The Tatmadaw stretched across Myanmar and has been facing a series of surprising and humiliating defeats consequently. This has provoked other offensives in various parts of Myanmar as well. The Rakhine State also witnessed increasing attacks from the ethnic armed groups recently after Operation 1027, and the unprecedented losses after the offensives have resulted in surrenders, defeats, defections, and desertions, thus reducing the number of active military personnel serving Tatmadaw.

These losses have resulted in declining morale and will to fight, and shows unhappiness existing in both the lower and upper ranks of the Tatmadaw. The declining manpower has left a significant psychological damage on the soldiers and commanders of Tatmadaw. Since they took over, for the first time the junta president of Myanmar has stated that the country is in danger of disintegrating due to the severity of the ongoing civil conflict and the poor handling of the recent unrest in its border areas with China.

The recent revival of the conscription law by the Myanmar junta can be understood as a way to tackle the soldier crisis, to boost morale, regain its image from embarrassing losses, and to keep the fresh blood flowing in the military forces in order to cash from the ethnic tensions transferring from one generation to another. This revival of the conscription law is a clear sign of great desperation which is unprecedented, even when there was a fear of external Chinese and Indian attacks on the horizon back in the 1950s the conscription law did not see the light.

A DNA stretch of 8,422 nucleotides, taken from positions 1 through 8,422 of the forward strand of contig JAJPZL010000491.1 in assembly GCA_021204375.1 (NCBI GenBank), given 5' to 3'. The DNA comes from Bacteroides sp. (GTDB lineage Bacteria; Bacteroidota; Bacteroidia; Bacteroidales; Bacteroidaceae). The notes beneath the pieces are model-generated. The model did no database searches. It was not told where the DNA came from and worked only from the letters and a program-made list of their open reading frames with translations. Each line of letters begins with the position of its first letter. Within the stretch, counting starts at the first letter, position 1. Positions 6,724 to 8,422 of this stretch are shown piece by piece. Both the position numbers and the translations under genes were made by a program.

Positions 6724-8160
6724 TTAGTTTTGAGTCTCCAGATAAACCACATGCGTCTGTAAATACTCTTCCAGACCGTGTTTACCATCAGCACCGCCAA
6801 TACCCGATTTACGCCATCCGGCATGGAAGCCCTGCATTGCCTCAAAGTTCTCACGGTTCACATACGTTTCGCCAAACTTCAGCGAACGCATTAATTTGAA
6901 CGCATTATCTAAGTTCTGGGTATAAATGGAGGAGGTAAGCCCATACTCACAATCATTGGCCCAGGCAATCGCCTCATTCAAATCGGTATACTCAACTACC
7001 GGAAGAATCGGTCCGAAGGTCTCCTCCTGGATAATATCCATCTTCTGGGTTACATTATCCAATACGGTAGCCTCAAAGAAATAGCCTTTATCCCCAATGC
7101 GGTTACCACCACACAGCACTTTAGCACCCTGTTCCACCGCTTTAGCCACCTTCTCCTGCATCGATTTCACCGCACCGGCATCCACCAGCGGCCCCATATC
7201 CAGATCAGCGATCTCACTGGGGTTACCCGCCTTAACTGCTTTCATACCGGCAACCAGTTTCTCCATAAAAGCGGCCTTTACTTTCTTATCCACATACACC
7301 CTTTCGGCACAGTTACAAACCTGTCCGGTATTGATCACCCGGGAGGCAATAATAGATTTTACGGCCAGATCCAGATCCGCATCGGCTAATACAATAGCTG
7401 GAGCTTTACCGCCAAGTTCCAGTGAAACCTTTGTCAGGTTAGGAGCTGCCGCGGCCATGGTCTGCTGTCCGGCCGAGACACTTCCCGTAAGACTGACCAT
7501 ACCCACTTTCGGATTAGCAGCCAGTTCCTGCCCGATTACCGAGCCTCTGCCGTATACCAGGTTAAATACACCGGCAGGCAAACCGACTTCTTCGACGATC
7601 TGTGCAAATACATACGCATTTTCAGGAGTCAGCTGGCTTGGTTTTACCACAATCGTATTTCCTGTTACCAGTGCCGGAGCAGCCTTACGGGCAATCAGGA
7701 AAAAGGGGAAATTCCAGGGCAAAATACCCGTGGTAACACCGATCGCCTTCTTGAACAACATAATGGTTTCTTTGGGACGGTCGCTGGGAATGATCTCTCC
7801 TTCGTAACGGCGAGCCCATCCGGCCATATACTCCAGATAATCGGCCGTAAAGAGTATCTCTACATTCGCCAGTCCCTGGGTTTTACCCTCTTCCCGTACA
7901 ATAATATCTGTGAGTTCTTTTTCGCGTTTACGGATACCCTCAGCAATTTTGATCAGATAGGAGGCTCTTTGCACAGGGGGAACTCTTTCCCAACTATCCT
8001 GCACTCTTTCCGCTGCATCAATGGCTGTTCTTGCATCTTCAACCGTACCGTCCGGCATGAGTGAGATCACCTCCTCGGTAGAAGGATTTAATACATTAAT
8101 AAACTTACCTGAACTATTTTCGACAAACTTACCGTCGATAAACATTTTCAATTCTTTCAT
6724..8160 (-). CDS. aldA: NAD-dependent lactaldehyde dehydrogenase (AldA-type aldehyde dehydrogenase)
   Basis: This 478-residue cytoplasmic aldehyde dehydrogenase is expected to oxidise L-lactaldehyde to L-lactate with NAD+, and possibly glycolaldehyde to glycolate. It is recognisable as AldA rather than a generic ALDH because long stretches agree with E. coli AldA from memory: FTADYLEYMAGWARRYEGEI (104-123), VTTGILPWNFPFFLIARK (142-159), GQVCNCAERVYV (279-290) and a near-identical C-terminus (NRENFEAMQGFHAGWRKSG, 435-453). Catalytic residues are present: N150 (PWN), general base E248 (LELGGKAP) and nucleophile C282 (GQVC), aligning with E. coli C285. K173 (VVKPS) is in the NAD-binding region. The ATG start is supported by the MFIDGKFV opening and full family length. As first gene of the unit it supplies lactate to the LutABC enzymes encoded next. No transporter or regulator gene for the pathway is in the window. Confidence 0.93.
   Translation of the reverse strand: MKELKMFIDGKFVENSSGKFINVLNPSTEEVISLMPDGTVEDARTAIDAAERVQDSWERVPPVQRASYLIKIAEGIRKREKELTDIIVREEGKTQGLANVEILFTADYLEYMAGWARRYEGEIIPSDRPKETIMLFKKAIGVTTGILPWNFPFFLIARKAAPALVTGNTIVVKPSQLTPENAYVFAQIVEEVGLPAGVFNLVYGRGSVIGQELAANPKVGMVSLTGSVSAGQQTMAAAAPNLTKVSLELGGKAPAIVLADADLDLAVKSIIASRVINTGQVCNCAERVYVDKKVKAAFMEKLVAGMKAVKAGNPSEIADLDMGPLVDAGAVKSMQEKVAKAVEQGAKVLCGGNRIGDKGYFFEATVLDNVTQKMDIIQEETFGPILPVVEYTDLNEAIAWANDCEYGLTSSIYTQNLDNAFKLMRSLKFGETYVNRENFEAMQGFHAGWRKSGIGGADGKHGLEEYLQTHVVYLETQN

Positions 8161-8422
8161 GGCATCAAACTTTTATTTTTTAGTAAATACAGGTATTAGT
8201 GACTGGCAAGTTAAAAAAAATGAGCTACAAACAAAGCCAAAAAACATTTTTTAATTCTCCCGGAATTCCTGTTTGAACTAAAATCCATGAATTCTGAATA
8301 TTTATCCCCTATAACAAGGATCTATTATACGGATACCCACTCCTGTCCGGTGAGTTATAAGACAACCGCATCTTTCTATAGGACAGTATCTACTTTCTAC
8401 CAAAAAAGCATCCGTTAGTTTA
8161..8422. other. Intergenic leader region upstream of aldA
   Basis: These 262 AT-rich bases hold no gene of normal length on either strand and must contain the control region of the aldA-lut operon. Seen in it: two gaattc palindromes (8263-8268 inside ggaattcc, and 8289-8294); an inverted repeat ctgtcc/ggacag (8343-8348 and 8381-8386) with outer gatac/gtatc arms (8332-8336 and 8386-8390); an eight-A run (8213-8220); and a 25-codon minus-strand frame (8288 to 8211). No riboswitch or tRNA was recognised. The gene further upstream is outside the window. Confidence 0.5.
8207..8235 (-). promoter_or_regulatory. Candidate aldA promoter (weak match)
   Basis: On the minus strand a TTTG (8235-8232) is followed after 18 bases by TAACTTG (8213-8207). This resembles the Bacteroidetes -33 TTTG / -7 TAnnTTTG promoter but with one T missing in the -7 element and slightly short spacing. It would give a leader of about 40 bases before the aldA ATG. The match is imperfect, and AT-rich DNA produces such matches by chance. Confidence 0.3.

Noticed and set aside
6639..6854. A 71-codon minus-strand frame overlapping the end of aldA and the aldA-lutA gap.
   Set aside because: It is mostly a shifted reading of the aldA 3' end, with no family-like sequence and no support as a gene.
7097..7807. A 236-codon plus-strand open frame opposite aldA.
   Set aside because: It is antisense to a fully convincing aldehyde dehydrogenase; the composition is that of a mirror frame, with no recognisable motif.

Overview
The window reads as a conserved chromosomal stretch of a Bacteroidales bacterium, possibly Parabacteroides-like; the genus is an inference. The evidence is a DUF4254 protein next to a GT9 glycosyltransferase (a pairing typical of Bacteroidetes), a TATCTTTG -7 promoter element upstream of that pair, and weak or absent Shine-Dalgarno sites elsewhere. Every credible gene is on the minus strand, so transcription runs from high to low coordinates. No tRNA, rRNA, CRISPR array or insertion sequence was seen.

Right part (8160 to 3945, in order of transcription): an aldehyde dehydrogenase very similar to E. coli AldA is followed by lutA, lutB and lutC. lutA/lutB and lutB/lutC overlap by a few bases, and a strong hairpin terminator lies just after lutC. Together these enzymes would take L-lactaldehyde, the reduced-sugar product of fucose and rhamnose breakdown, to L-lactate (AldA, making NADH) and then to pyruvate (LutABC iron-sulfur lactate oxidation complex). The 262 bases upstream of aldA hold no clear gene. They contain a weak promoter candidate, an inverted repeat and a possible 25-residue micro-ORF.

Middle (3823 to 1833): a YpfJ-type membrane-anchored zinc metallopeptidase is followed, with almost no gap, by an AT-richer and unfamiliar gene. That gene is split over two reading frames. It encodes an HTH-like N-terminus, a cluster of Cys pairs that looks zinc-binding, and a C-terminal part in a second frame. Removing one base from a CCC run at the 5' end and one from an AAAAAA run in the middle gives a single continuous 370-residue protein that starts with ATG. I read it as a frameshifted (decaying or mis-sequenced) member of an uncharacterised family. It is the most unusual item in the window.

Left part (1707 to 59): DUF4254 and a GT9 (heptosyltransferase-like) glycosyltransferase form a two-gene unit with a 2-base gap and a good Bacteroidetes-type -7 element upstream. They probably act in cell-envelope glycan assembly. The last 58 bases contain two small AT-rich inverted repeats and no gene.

The military is thinking in a Clausewitzian manner — when all factors of war are equal, whoever possesses the larger number of soldiers will have the decisive victory eventually. The junta believes that the greater number of conscripted soldiers will save its face, and can aid the fight in controlling the ethnic armies’ advancements. However, this will be very difficult to manifest.

First, as the ethnic armed forces are too invested in removing the junta from power, and there is no sign of them being quelled down.

Second, already a large number of young people are trying to flee into neighboring Thailand and other countries to evade the mandatory military service, thus young people joining the military services willingly and happily remains a big question mark that Tatmadaw needs to answer.

Third, the junta will have to mobilize additional material and moral resources for the conscription drive, which remains a tough challenge given the economic situations affected by the civil war.

Fourth, the regime will need more time to train the fresh conscripts, the ethnic armies are not likely to wait and let Tatmadaw keep open this window of opportunity.

Finally, given the corruption in Tatmadaw, the powerful families will find ways to keep their young members escaping the conscription, thus the economically and politically weaker young population would be forced to join mandatory military services further augmenting the anti-junta sentiments among the already disgruntled population.

How far this conscription drive will meet the desperation of the junta to regain control and address the deepened crisis, only time will tell us. So far, the odds do not seem to be in favour of the junta.

– Md. Ali Siddiquee is an adjunct Research Fellow at the KRF Center for Bangladesh and Global Affairs (CBGA) and Assistant Professor at the Department of International Relations, University of Dhaka.

Published in Dhaka Tribune [Link]